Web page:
Karen M. BROWN, Respondent, v. Anthony T. BROWN, Appellant.
Anthony Brown (“Father”) appeals from the trial court's judgment awarding guardian ad litem fees to Christine Miller Hendrix in association with preparing and filing a brief in Father's previous appeal from a judgment in post-dissolution child custody proceedings between Karen Brown (“Mother”) and Father. Father asserts in this appeal that a guardian ad litem appointed for trial court proceedings has no legal authority to participate in an appeal from that court's judgment and that, if such authority did exist, Ms. Hendrix's claimed fees were not supported by substantial evidence. Regarding the guardian ad litem's authority to participate in an appeal with the court of appeals, Father failed to raise the issue or pursue any remedies, if any were available, at the appropriate time. Father also failed to raise with the trial court his claim that there was not substantial evidence of the amount of Ms. Hendrix's fees and, thereby, failed to preserve it for appellate review. Consequently, the Court affirms the trial court's judgment.
Factual and Procedural History
Anthony and Karen Brown's marriage was dissolved in 2006 by the district court of Taylor County, Texas. The divorce decree established the custody and support requirements for the couple's six minor children. Mother currently resides in Missouri, and Father resides in Nebraska.
The Texas divorce decree was registered as a foreign judgment in the St. Charles County circuit court in 2007. In 2009, Father filed a family access motion, a motion to modify custody and/or child support, and a motion for contempt with the circuit court of St. Charles County. Christine Miller Hendrix was appointed guardian ad litem for the minor children. In January 2011, the trial court entered a judgment deciding the custody and visitation rights of the parents and ordering Father to pay child support, court costs, and guardian ad litem fees.1 Father filed a notice of appeal of that judgment in March 2011(ED96426).
In September 2011, in response to Father's notice of appeal, Ms. Hendrix filed a motion to secure costs on appeal seeking payment from Father or Mother, jointly or severally, so that she could draft and file an appellate brief. Ms. Hendrix wished to respond to Father's claims that the trial court erred by accepting the guardian ad litem's custody recommendations and by allocating the guardian ad litem fees. Her motion asserted that she intended to respond to six issues raised by Father on appeal. The trial court sustained that motion on October 19, 2011, and directed Father and Mother to advance $2,500 each to Ms. Hendrix to be held in trust pending further order of the court. No judgment was entered at that time for the actual award of fees.
Thereafter, Ms. Hendrix prepared and filed a responsive brief in the court of appeals. In that appellate proceeding, Father did not object to Ms. Hendrix's brief or move to strike it. The only argument Father made regarding the guardian ad litem fees was that the allocation and apportionment of the fees awarded in relation to the modification proceedings was improper based on the circumstances of the case.2 Father claimed that, based on Mother's behavior before and throughout the proceedings and on her income, the trial court erred by not requiring Mother to pay a larger percentage of the fees. Father made no argument regarding the order directing the monies to be held in trust to pay for Ms. Hendrix's services while participating in the appeal.3 The court of appeals affirmed the trial court's judgment in all respects. Brown v. Brown, 362 S.W .3d 508 (Mo.App.2012).
In February 2012, Ms. Hendrix filed a motion with the trial court asking the court to order payment of fees to the guardian ad litem for services rendered on appeal. At the March 2012 hearing, Ms. Hendrix revised her fee statement increasing the amount she sought for her services in the first appeal. Father was granted additional time to respond to the revised statement, and rehearing was held on April 10, 2012. At the completion of this second hearing, the trial court entered judgment granting Ms. Hendrix's motion and awarding her a total of $6,228 in fees. The court authorized her to disburse the $2,500 in funds held in her trust account that had been deposited by Father, ordered Mother to pay $2,500 and ordered Father to pay the additional $1,228.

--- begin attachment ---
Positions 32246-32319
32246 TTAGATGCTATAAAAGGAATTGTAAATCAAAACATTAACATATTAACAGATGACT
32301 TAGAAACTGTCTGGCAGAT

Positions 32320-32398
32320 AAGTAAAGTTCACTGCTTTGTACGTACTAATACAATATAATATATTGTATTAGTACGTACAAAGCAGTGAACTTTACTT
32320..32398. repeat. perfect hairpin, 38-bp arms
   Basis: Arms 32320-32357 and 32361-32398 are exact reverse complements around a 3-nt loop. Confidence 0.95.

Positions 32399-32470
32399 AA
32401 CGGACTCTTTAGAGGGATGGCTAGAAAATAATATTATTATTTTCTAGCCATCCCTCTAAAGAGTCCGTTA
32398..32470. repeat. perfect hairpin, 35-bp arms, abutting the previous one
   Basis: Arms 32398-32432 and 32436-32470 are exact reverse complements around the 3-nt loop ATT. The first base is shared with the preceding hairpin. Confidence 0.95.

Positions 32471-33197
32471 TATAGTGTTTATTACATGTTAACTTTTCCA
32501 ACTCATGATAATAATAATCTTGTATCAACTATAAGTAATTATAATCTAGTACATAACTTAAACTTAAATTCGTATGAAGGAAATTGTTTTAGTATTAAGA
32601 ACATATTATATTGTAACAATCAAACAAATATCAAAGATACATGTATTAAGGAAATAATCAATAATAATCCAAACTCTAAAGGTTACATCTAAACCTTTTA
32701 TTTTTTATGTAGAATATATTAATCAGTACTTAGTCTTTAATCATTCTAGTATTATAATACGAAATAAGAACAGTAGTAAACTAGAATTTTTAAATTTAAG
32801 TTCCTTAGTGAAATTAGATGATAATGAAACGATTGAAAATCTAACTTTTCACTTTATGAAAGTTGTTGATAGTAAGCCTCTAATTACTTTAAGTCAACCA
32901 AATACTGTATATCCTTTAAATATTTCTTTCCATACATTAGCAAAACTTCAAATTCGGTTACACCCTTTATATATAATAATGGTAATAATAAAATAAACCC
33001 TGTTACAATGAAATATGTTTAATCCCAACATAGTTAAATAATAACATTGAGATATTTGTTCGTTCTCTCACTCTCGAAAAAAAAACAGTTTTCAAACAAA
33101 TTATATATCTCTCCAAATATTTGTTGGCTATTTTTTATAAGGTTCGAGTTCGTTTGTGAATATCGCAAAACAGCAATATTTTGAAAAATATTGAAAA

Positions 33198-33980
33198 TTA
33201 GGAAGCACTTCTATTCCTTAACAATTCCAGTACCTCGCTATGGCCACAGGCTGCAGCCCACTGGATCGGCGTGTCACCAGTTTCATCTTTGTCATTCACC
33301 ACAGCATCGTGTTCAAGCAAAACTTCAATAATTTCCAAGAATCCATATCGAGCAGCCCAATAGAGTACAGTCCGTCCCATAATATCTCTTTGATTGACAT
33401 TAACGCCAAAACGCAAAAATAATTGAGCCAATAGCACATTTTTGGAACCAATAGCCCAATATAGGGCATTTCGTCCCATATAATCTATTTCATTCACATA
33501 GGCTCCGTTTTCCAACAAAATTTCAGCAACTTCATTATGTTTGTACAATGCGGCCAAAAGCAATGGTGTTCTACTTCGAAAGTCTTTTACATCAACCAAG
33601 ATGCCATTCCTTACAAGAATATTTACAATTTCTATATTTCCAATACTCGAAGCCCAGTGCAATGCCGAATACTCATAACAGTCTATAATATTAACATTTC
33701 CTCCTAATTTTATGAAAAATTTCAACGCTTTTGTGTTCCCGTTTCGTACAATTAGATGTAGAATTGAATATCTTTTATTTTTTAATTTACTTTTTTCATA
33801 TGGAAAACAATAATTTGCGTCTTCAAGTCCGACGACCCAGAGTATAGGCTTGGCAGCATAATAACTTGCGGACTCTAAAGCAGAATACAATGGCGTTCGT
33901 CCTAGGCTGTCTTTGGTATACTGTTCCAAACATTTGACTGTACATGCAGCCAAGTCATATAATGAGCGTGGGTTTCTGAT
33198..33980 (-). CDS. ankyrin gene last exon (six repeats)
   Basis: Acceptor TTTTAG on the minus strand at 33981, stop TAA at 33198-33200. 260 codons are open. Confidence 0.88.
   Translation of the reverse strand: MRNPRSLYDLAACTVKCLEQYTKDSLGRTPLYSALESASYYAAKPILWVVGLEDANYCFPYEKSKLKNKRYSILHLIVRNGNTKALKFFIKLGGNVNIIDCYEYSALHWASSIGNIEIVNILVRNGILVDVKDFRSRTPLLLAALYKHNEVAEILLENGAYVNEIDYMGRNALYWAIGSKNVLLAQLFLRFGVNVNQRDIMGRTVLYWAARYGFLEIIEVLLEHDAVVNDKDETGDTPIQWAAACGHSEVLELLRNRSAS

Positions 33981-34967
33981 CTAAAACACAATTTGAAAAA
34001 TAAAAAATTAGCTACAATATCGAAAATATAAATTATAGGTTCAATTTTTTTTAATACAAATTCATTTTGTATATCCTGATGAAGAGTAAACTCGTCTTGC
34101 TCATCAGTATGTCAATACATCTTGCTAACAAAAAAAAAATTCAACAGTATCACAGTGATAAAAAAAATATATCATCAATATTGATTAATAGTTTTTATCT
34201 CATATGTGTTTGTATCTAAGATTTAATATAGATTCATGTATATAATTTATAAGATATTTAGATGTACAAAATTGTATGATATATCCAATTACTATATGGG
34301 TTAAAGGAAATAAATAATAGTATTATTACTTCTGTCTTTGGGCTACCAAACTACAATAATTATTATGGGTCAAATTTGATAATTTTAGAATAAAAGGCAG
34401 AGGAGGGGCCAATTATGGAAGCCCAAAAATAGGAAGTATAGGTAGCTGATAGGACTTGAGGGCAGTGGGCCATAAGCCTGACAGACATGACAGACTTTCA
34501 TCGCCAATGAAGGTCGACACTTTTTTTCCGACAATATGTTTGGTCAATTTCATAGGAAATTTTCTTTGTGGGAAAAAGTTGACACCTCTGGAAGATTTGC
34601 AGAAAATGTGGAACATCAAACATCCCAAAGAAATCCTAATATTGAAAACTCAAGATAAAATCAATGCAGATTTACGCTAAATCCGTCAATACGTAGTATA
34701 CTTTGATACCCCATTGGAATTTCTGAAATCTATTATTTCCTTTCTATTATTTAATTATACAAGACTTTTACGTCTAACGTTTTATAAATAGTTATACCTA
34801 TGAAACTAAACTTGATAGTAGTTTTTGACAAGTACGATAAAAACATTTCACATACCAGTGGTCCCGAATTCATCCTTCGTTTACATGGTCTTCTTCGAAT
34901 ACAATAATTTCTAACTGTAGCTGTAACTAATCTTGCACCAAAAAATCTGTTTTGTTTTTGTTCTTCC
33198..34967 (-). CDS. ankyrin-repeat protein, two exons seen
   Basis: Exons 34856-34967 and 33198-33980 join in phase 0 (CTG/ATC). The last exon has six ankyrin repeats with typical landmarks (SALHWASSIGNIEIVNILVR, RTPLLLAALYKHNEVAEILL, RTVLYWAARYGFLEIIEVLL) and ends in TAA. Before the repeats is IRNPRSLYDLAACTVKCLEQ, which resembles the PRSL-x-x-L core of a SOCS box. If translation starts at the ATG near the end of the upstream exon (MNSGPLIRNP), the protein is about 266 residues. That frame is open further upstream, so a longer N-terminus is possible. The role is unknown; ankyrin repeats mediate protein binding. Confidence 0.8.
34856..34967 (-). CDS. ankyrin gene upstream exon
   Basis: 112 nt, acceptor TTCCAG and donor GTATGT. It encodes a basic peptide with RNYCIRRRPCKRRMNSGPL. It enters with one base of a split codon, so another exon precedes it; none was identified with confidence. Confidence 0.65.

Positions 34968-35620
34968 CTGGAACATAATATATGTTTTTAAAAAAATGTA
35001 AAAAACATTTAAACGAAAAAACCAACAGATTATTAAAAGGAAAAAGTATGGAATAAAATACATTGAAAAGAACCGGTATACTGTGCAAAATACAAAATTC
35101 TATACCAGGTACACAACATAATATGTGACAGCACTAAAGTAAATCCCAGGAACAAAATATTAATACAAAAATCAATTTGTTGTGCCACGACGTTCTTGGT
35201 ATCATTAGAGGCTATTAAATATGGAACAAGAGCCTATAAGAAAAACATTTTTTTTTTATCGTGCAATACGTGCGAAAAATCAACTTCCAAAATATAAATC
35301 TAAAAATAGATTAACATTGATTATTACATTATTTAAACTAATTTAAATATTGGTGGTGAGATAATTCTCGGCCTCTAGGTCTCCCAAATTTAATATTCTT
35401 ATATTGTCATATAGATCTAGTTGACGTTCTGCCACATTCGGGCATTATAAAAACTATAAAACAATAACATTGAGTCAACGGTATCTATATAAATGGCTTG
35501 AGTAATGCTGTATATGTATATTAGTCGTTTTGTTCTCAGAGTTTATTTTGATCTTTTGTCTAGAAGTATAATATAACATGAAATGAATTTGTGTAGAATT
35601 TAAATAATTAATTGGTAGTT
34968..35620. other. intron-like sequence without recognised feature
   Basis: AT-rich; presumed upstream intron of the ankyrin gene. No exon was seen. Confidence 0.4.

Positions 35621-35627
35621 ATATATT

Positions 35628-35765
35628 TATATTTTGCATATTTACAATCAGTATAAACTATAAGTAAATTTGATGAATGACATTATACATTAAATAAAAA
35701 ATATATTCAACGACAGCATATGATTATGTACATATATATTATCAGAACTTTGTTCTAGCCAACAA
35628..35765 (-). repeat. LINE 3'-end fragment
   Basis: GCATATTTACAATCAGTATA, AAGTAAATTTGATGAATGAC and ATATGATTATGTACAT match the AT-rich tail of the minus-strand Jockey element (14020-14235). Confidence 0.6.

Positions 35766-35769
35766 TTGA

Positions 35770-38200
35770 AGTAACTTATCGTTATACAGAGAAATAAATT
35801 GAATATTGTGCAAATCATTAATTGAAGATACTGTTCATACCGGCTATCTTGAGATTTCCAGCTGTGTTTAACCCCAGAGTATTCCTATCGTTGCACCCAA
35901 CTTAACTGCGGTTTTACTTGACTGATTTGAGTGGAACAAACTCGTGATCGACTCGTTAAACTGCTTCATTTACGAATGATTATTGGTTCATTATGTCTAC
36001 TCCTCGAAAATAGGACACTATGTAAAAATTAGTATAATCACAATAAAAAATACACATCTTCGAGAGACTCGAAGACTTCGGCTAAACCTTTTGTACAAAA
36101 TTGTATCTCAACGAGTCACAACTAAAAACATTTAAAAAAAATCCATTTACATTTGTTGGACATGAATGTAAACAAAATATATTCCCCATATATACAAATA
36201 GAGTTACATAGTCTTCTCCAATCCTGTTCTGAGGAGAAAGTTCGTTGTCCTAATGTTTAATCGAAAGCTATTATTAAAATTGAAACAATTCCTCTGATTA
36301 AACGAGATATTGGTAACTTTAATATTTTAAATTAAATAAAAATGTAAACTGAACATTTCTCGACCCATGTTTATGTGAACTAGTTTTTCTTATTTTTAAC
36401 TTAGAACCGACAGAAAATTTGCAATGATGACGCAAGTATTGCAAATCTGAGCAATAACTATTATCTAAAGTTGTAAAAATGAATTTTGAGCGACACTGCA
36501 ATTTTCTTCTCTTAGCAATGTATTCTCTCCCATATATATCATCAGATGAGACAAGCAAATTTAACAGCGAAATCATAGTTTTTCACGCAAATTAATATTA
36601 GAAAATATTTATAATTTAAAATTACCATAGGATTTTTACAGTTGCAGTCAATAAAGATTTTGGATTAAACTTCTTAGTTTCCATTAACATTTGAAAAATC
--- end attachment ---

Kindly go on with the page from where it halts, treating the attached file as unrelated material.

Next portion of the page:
Father's attorney signed the payout judgment, and there is nothing in the record to show either that Father requested an evidentiary hearing on the motion for judgment to pay fees or that Father objected to the judgment. Father appealed that judgment (ED98353). After opinion by the court of appeals, this Court granted transfer. Mo. Const. art. V, sec. 10; Rule 83.04.
Standard of Review
This Court must affirm the trial court's judgment “unless there is no substantial evidence to support it, unless it is against the weight of the evidence, unless it erroneously declares the law, or unless it erroneously applies the law.” Murphy v. Carron, 536 S.W.2d 30, 32 (Mo. banc 1976).
Father claims that the trial court erred in ordering the parties to pay Ms. Hendrix because a guardian ad litem appointed for trial court proceedings has no legal authority, statutory or otherwise, to participate in an appeal from that court's judgment. Father also asserts that, even if Ms. Hendrix was authorized to participate in the appeal, the trial court erred in ordering payment of her fees because the judgment was not supported by substantial evidence that Ms. Hendrix earned reasonable guardian ad litem fees while rendering necessary services for the benefit of the minor children.
In response to Father's argument regarding Ms. Hendrix's authority to participate in the first appeal, Ms. Hendrix argues that sections 210.830, RSMo 2000; 452.423, RSMo Supp.2012; 452.785, RSMo Supp.2012; chapter 507, RSMo, generally, as well as the children's due process and equal protection rights, provide authority for her participation in the first appeal and justify the award of her fees in connection with that appeal. This Court, however, need not delve into an analysis of these arguments because Father's failure to pursue this issue and any potential remedies in the trial court at the time Ms. Hendrix moved to secure costs for her work on appeal or in first appeal is dispositive of this point.
Rule 78.09 requires a party, “at the time the ruling or order of the court is made or sought, [to make] known to the court the action that the party desires the court to take or objections to the action of the court and grounds therefore.” Failure to do so precludes a party from obtaining appellate review of error in the trial court's ruling or order. See Pollard v. Whitener, 965 S.W.2d 281, 288 (Mo.App.1998). “It is well recognized that a party should not be entitled on appeal to claim error on the part of the trial court when the party did not call attention to the error at trial and did not give the court the opportunity to rule on the question.” Niederkorn v. Niederkorn, 616 S.W.2d 529, 535–36 (Mo.App.1981) (party was precluded from raising on appeal claim that the trial court erred by appointing a guardian ad litem for the stated purpose of interviewing a child and investigating the child's reaction to an alleged female friend of the party when the party failed to call the trial court's attention to the claimed error or give the trial court the opportunity to rule on the question). See also In re the Adoption of J.A.D., 417 S.W.3d 327, 328 (Mo.App.2013); In the Interest of S.R.J., Jr., v. S.R.J., Sr., 250 S.W.3d 402, 405 (Mo.App.2008). This requirement is intended to eliminate error by allowing the trial court to rule intelligently and to avoid “the delay, expense, and hardship of an appeal and retrial.” Pollard, 965 S.W.2d at 288.